Should I use Dry or Moist Heat?
Warming and holding equipment use both dry and wet heat. Think about the different things you’ll be storing in the equipment and make a decision based on your specific needs.
Dry Heat Equipment
Dry heat equipment works similar to standard ovens, either thermostatically or manually. It tends to use less energy than moist heat, although it heats less quickly. If you plan on moving the container, often dry heat holding and warming equipment may be a better option because there is no risk of spillage.
- Holding items with long cook times, such as stews or potatoes. These items can be placed in the holding equipment while hot for service.
- Warming or reheating foods such as breads, pastries and soups.
- Heating plates and bowls.
- As self-service units.
Moist Heat Equipment
Moist heat comes from humidifiers in the equipment that release a small amount of moisture into the holding area. They prevent items from drying out without making the food soggy. Moist heat tends to use more energy, but heats up faster.
- Works well for any type of product.
- Items high in moisture or fat may not do as well in a moist heat environment.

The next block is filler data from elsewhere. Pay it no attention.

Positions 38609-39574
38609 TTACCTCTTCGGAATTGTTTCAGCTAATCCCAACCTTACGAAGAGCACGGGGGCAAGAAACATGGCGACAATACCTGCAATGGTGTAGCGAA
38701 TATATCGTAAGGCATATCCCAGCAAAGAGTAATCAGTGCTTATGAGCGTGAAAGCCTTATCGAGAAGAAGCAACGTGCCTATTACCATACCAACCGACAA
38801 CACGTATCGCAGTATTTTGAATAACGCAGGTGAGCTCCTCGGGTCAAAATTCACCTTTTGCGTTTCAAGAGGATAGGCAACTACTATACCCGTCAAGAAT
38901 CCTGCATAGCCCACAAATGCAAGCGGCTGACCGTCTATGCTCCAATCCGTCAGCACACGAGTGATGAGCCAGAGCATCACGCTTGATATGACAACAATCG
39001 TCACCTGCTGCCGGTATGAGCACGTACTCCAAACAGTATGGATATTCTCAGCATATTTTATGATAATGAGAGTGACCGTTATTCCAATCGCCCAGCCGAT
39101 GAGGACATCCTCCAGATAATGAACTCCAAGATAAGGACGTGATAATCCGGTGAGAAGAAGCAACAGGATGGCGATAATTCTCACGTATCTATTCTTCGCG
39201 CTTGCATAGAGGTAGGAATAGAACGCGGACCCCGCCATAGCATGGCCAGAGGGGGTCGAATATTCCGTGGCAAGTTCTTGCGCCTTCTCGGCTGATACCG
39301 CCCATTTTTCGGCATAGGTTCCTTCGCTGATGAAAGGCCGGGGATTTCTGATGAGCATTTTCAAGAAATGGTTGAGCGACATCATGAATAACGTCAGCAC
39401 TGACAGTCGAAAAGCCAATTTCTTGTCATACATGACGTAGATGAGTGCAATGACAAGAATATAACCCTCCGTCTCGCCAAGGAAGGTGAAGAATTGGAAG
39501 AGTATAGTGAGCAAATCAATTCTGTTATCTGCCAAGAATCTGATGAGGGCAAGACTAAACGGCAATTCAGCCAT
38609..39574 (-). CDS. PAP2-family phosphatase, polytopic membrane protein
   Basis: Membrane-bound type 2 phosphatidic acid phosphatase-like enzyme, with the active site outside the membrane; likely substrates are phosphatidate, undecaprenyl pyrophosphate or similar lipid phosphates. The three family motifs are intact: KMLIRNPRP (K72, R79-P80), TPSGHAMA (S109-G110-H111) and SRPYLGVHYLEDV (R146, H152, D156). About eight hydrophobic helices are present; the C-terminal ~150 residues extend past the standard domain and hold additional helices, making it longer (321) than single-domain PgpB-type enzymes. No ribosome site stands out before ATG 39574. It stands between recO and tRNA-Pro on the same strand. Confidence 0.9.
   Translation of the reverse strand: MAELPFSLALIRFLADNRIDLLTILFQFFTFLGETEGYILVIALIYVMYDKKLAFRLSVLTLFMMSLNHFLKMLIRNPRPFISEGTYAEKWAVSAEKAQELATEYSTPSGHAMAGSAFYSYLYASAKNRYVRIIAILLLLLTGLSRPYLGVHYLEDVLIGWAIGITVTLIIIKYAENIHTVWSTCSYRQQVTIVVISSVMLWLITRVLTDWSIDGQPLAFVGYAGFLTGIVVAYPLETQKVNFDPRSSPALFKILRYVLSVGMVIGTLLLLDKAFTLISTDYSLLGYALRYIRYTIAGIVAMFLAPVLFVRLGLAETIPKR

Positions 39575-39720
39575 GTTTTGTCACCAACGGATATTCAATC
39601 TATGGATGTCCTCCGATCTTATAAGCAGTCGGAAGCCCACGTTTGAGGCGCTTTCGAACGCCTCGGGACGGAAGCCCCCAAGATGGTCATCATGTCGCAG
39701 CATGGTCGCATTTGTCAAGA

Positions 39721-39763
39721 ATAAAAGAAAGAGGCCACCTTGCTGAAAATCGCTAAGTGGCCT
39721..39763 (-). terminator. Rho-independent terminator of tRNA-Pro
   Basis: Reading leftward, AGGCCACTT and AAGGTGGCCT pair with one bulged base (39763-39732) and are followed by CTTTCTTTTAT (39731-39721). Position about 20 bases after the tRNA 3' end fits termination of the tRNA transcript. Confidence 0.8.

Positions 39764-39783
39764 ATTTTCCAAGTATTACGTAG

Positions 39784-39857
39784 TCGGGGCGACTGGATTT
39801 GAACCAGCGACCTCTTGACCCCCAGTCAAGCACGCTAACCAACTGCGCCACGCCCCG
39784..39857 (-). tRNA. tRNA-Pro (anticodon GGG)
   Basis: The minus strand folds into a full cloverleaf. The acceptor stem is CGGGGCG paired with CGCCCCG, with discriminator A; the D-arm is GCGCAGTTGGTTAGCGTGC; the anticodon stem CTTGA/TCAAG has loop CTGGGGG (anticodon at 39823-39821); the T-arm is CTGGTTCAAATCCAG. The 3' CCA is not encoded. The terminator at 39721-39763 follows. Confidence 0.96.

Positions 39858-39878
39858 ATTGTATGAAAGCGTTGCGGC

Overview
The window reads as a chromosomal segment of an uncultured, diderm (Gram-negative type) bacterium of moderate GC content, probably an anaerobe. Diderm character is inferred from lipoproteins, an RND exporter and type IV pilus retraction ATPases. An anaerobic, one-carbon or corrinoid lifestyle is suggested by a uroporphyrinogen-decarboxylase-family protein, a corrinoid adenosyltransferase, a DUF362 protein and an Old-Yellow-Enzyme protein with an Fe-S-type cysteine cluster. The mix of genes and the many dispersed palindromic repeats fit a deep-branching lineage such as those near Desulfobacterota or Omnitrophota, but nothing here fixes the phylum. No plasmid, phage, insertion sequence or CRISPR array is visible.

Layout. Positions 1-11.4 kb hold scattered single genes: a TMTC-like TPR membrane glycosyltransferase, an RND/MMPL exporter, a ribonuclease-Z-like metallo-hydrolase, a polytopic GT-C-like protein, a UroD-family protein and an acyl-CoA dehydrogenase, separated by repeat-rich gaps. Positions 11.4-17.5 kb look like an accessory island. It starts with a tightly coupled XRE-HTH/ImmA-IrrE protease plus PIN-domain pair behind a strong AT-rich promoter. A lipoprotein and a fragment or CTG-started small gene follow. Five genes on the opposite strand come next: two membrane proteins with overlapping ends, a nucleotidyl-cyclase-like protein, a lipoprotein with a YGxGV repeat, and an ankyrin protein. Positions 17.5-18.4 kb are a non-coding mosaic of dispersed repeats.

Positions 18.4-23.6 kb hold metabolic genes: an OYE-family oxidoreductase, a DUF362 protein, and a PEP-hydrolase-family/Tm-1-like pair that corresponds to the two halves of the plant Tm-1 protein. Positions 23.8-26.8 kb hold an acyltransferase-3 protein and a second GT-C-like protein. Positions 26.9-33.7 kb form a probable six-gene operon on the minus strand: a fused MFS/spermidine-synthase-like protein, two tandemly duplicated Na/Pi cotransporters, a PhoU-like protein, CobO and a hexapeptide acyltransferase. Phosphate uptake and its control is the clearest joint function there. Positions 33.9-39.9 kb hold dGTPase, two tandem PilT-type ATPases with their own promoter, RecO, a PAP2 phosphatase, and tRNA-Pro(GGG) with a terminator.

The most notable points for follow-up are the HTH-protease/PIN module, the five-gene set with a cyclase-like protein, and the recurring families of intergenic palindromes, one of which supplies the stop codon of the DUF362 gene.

- Humidifiers vary from a built-in water trough to automatic atmospheric controls.
- Water trough humidifiers allow water vapors to be released in the cabinet providing moisture.
- More sophisticated humidifiers have atmospheric and temperature controls so you can adjust the amount of moisture and heat for different products.
- Check for a feature that prevents condensation build-up so that your products can be properly viewed by your customers.
How do I choose between moist and warm heat equipment?
Warming and holding equipment has a variety of products for your needs. You should decide if you need equipment for the front or back of the house and what type of things you’ll be warming or holding before making a purchase.